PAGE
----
“Everything you can imagine is real.” So said artist and legend Pablo Picasso. It was true for him – and it is true for Barcelona, the vibrant city the Spanish painter once called home.

A young Pablo moved to Barcelona with his family at the tender age of 14. Spending most of his formative years here, he intermingled with the hip, new bohemian crowd that was bursting with new ideas and breaking out of conventional norms. The city forever changed Picasso. And it will forever change all who visit.

See modern-day Barcelona through Picasso’s eyes – and even many of his preserved hangouts.

El Quatre Gats is one of the most exciting stops. Artists of all types frequented this artist-owned, avant-garde café, which opened in 1897 and quickly became a popular hotspot among modernist circles. Picasso was often here with his friends, where conversations were said to swirl around wine, women and art with piano music being played in the background fast and furiously. Concerts, art exhibits, literary gatherings and other performances were frequent and kept the atmosphere lively. In 1899, Picasso designed the cover art which is still used on the menu and held his first one-man show in the main room in 1900. Another well-known painting, “Ramon Casas and Pere Romeu on a Tandem” painted by café co-owner Ramon Casas, was painted specifically for the interior of El Quatre Gats. Currently hanging in the National Art Museum of Catalonia in Barcelona, a copy still takes centre stage in the café. The inscription reads “To ride a bicycle, you can’t go with your back straight,” befitting the spirit of a bar who took inspiration from Paris’ famed Le Chat Noir café. Take a page out of Picasso’s playbook and pop in for a drink, food, or El Quatre Gats’ specialty – “food of the spirit.”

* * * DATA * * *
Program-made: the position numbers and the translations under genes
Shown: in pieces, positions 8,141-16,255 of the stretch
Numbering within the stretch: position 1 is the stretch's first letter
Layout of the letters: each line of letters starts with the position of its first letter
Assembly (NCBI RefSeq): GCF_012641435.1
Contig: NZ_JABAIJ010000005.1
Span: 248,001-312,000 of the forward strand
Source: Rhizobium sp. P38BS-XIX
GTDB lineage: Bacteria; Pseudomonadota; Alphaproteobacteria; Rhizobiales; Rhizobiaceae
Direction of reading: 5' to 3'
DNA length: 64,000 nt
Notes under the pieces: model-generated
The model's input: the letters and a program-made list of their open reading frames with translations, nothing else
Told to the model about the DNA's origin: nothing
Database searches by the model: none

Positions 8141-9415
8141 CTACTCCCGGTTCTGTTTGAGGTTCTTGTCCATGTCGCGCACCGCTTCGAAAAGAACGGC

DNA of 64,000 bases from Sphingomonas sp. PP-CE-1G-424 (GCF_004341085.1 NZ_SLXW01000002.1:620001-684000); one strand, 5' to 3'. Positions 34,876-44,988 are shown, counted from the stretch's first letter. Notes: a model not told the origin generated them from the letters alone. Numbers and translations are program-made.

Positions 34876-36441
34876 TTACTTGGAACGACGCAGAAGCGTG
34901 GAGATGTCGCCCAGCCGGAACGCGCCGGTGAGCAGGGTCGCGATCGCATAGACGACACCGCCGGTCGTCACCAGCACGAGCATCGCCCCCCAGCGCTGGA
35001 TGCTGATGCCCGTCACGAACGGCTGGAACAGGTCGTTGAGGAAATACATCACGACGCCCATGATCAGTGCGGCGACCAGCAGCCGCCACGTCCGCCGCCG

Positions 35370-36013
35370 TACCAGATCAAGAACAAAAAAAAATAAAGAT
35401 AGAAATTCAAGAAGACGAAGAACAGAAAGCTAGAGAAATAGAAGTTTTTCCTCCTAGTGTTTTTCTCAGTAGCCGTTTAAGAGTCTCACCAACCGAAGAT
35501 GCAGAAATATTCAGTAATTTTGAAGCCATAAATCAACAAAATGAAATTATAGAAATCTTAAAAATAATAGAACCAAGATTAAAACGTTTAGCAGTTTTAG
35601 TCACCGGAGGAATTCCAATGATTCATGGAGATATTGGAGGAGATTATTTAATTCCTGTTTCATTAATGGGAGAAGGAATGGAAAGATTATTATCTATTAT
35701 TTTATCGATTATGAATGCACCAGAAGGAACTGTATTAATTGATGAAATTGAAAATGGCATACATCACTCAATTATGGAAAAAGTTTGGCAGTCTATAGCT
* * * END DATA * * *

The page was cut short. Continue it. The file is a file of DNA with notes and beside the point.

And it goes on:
Carrer d’Avinyó is now a hipster hangout with high-class stores but in the turn on the 20th century, it was one of Picasso’s hangouts – and back then, Barcelona’s red light district. In 1907, Picasso would go on to paint five nude prostitutes from a brothel on this street – and change the face of art forever. A masterpiece that has left a profound impression on generations of artists, Les Demoiselles d’Avignon is widely considered to be the painting that begat Cubism. The ladies and the brothel are long gone, with fashionable stores like Happy Socks and American Apparel now in their place. Shop while you take in the history of one of art’s most indelible images.

The Musee Picasso, right in Barcelona, shows an impressive collection of Picassos, the best anywhere of his early years and the most in his native country.

Picasso ultimately moved to Paris in 1904, but Picasso continued to be inspired by Barcelona all his life, returning several times until Francisco Franco took control of Spain in the late 30’s. Known for some of his powerful political works (and notably Guernica), Picasso vowed not to set foot in Spain while the fascist dictator remained in power. He stayed true to his word, never again returning to his homeland even as he continued a series of anti-Franco works.

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